Far East Hospitality is aiming to boost tourism to Singapore by changing the way tourists view the city-state.
While the common preconception of Singapore is that of a short stopover destination, Far East is planning to shed new light on the city’s past, by organising a two-month festival showcasing Singapore’s cultural heritage.
Speaking to Travel Daily this week, Far East’s chief executive, Arthur Kiong, said the company not only wanted to increase visitor numbers to Singapore, but also to change the way people travel to the city.
“It’s about shifting mindsets. We want people who are coming to Singapore to extend their trip to a two- or three-day break, or to encourage business travellers to stay longer and bring their families, which many do now anyway,” said Kiong, adding that out of every 10 bookings generated by the Heritage Festival, “around six or seven” are likely to be new business.
Running from 19 July to 18 September 2013, the Far East Heritage Festival will offer guests at Far East hotels the opportunity to participate in a heritage trail around some of Singapore’s historic areas. These include Clifford Pier, where Sir Stamford Raffles first landed in Singapore, Amoy Street, where many immigrants first moved to, and Orchard Central, which was famed for its street food stalls.
The festival will be timed to coincide with existing events such as Singapore’s National Day celebrations, which falls on 9 August, but will also see its own attractions and participation from local attractions and museums.
Kiong revealed that the event has already garnered significant interest, mainly from Australia, Hong Kong, Japan and Indonesia. In fact, in the first 20 days of bookings, Far East hotels sold 1,000 room nights on its Heritage Packages. “Our initial goal was to see whether we could book 4,000 room nights and after 20 days we’ve already booked 1,000, so it’s quite positive so far,” he said.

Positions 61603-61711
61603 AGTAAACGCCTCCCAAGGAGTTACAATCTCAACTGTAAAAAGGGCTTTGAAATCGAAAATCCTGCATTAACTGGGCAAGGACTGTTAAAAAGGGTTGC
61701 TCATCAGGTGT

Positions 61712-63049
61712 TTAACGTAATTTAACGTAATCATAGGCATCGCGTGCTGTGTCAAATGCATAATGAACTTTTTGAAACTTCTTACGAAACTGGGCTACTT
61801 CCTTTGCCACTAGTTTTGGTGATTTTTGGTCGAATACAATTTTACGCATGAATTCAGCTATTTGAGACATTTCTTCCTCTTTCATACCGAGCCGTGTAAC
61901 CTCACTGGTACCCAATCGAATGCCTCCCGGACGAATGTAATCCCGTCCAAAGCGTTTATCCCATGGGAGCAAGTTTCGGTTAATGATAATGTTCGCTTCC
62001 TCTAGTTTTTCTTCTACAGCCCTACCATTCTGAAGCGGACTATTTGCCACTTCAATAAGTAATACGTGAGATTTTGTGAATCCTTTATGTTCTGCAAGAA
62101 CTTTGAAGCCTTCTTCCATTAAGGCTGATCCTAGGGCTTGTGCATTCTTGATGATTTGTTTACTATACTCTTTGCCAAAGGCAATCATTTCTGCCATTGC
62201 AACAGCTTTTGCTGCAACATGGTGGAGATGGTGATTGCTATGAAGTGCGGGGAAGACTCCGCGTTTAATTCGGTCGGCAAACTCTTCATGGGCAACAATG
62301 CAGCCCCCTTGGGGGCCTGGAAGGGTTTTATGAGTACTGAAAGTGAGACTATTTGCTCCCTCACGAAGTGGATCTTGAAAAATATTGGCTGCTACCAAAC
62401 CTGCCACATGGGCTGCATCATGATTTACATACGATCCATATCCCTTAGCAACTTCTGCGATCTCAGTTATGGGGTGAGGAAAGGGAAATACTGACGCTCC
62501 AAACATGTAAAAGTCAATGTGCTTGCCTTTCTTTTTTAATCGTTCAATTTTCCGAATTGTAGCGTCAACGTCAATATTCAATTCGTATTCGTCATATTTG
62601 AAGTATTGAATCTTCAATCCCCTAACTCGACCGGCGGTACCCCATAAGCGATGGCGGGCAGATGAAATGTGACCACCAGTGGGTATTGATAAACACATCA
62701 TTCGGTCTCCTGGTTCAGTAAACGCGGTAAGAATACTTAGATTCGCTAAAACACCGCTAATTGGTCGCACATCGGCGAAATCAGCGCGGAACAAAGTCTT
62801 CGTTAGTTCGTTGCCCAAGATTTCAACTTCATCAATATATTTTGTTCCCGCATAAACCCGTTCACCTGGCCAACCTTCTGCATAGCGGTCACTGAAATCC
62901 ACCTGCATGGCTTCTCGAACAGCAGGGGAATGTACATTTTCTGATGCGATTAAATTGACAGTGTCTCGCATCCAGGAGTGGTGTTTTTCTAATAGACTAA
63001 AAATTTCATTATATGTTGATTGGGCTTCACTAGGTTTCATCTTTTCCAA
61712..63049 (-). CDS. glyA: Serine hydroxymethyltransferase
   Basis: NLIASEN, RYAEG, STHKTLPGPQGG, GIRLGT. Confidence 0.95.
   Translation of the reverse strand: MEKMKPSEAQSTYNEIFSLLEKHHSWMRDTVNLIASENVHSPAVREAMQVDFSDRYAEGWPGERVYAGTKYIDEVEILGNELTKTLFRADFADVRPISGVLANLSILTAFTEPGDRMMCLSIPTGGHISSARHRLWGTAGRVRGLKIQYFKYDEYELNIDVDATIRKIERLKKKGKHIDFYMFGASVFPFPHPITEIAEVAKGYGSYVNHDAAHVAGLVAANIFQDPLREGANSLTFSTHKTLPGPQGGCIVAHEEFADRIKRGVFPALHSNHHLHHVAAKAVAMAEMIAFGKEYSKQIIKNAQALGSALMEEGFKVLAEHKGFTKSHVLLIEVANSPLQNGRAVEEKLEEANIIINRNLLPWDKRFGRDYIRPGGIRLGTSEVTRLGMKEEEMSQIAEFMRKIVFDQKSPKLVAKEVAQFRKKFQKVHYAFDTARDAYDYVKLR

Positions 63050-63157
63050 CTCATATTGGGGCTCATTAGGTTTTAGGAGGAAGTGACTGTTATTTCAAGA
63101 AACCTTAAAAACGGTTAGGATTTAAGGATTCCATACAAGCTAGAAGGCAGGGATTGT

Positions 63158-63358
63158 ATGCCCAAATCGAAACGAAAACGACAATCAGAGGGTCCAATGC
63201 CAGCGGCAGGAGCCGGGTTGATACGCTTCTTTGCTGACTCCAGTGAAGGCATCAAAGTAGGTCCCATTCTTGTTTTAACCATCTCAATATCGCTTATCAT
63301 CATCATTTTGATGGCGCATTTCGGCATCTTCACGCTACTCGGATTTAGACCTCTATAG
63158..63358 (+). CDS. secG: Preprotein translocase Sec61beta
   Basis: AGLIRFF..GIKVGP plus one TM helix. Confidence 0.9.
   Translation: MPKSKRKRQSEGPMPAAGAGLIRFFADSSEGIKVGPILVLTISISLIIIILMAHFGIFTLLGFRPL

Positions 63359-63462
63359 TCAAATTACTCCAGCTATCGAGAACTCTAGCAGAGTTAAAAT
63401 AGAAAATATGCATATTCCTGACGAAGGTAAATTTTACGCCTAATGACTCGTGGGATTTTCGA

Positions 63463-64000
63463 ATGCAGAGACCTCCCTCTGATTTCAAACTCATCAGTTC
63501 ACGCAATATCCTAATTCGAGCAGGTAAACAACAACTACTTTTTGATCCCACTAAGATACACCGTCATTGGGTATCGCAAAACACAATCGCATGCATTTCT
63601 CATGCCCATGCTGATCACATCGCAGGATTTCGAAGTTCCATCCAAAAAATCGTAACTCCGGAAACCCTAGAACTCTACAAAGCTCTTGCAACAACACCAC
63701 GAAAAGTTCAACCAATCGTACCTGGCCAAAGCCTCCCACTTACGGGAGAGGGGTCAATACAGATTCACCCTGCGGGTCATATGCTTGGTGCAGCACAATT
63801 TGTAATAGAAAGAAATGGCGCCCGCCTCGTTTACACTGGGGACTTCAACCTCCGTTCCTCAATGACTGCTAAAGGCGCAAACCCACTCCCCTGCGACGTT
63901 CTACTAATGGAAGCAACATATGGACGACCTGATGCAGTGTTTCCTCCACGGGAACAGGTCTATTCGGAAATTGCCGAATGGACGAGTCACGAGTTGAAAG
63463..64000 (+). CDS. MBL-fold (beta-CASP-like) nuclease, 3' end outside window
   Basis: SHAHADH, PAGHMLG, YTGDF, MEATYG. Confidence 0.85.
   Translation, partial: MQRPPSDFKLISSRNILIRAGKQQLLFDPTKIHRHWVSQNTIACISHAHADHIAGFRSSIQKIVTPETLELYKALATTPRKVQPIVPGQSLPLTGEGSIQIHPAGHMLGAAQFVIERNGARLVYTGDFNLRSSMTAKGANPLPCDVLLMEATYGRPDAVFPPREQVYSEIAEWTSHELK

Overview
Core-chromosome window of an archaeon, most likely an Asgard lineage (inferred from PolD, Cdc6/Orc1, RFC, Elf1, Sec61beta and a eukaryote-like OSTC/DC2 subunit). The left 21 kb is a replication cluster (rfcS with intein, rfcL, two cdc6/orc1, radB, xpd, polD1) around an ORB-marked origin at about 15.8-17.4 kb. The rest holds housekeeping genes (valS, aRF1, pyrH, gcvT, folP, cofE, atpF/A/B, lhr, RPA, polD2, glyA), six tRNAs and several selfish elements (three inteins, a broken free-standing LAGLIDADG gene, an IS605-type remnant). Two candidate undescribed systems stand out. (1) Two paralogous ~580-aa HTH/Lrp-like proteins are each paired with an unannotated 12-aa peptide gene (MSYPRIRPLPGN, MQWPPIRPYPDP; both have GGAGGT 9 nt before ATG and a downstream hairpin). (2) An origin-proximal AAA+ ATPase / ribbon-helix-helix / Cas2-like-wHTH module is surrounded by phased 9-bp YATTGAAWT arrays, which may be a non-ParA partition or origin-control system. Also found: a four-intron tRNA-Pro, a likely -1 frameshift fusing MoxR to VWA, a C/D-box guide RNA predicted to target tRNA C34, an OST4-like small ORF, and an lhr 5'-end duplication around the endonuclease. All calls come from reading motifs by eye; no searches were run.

Interestingly, 13% of these bookings are for Far East’s serviced apartments, and Kiong suggested that a shift in tourist motivation, from short-stay sightseeing to extended exploration, may have longer-term impact on the city’s average length-of-stay.
“Based on what we’ve heard from our wholesale partners, tourists are beginning to see Singapore as the final destination, or at least somewhere for an extended stopover. Right now our average length-of-stay is around 2.1 nights. Even if we can extend this by one night it would be a significant improvement, and given that we have 18 hotels, this would translate to a lot of revenue,” he said.
While 2013 marks the first ever Far East Heritage Festival, Kiong said the concept could potentially expand in future years, encompassing other historical and cultural areas where Far East has a hotel presence.
“We have many ideas to expand it to areas like Changi and Chinatown, but for the first year we decided to test the water and see if it’s successful. But we have plans for a much more elaborate event next year,” Kiong concluded.
And judging by the early signs, the Far East Heritage Festival could have a major long-term impact not only on Singapore’s tourism numbers, but also on the industry’s long-term sustainability.